Support the Café
Search our site

Bishop Sauls’ proposal, II: assumptions about mission

Bishop Sauls’ proposal, II: assumptions about mission

In my last post, I promised that we would attempt a substantive discussion of Bishop Sauls’ proposals for reforming the governance of our church. With your forbearance, I’d like to begin on the abstract level. The bishop suggests that our church is too top-heavy in its governance–an assertion with which I agree–and that we should be diverting more resources to mission.


Two questions: what do we mean by mission? If by mission we mean providing support to the least and the lost, that suggests one set of funding imperatives. If we mean evangelism, that suggests another, and if we mean furthering the reign of God by adopting and advocating just policies, that suggests a third. I am sure there are others.

Second, while I think it is a given that the church must be heavily involved in mission (whatever it is that mission means), I don’t believe it is a given that this mission is best facilitated on the national level.

As I read Bishop Sauls’ proposals they seem to argue for diverting money from governance on the churchwide level to program on the churchwide or local level. But one could argue that mission or program, or whatever we want to call it, is best executed at the local level, and thus the better redistribution of resources would be from the churchwide program budget to provincial, diocesan or congregational program budgets.

If we are going to have a thoroughgoing reexamination of our church structures, I hope it is not confined to a conversation about reducing the frequency of General Convention, or moving money from one line in the Church Center’s budget to another. So let’s have at it. What do we mean by mission? On what level are resources for mission best spent?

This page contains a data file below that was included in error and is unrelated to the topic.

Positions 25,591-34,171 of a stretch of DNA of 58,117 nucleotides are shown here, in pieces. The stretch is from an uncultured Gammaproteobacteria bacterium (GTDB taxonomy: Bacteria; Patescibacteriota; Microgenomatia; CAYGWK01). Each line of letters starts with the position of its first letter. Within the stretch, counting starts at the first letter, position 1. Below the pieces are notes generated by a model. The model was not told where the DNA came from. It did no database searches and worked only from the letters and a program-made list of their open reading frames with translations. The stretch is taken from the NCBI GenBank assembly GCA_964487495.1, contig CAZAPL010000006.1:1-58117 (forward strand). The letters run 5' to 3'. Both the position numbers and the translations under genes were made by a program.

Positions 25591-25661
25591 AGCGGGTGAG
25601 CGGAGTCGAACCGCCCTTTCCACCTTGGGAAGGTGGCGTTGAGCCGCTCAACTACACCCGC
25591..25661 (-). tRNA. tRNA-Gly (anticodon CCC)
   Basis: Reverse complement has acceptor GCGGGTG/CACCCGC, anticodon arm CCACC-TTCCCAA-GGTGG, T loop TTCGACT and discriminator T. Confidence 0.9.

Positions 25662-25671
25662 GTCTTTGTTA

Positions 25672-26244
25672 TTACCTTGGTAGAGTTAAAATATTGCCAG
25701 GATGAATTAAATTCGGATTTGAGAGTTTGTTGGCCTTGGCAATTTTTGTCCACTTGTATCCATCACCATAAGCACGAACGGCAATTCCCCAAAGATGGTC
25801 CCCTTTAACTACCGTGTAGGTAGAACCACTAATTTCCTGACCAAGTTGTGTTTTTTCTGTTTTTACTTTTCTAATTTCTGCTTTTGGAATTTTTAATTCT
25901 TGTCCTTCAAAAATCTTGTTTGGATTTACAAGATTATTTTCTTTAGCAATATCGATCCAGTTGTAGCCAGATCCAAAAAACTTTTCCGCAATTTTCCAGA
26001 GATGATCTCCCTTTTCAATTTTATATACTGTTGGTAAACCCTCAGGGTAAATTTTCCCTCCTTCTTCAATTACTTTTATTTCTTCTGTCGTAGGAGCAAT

Those of you who finish your essays before the allotted time has expired can earn extra credit by explaining how best to snap the Boston Red Sox out of their disastrous September swoon.

Dislike (0)
0 0 vote
Article Rating
Facebooktwitterpinterestlinkedinmail

Café Comments?

Our comment policy requires that you use your real first and last names and provide an email address (your email will not be published). Comments that use non-PG rated language, include personal attacks, that are not provable as fact or that we deem in any way to be counter to our mission of fostering respectful dialogue will not be posted.

11 Comments
Newest
Oldest
Inline Feedbacks
View all comments
it's margaret

I would think that our first priority of mission is worship --liturgy... all else that we do in Christ's name emanates from that worship. Just sayin'.

Sorry --nothing to contribute about Red Sox stuff... !!!

Margaret Watson

Like (0)
Dislike (0)
Jim Naughton

I think the number of committees in the presentation is inflated. It isn't right to count committees of Executive Council as CCABs, and it isn't right to count sub committees of CCABs as CCABs. The church needs leaner governance, but the case needs to be made based on accurate information.

Like (0)
Dislike (0)
joebrewer

Perhaps (?) besides the point, but Ann's link brought the full ramifications of how the church is governed. I counted 76 committees, councils, and commissions. I'm stunned.

Like (0)
Dislike (0)
Ann Fontaine

If you want to know what the Committee on Structure has been doing check their minutes. Surprised Bp Sauls did not know about their work.

Like (0)
Dislike (0)
Ann Fontaine

Heidi: the Café noted that essay too - some great ideas.

Like (0)
Dislike (0)
Facebooktwitterrss
Support the Café
Past Posts
2020_001

The Episcopal Café seeks to be an independent voice, reporting and reflecting on the Episcopal Church and the Anglican tradition.  The Café is not a platform of advocacy, but it does aim to tell the story of the church from the perspective of Progressive Christianity.  Our collective sympathy, as the Café, lies with the project of widening the circle of inclusion within the church and empowering all the baptized for the role to which they have been called as followers of Christ.

The opinions expressed at the Café are those of individual contributors, and, unless otherwise noted, should not be interpreted as official statements of a parish, diocese or other organization. The art and articles that appear here remain the property of their creators.

All Content  © 2017 Episcopal Café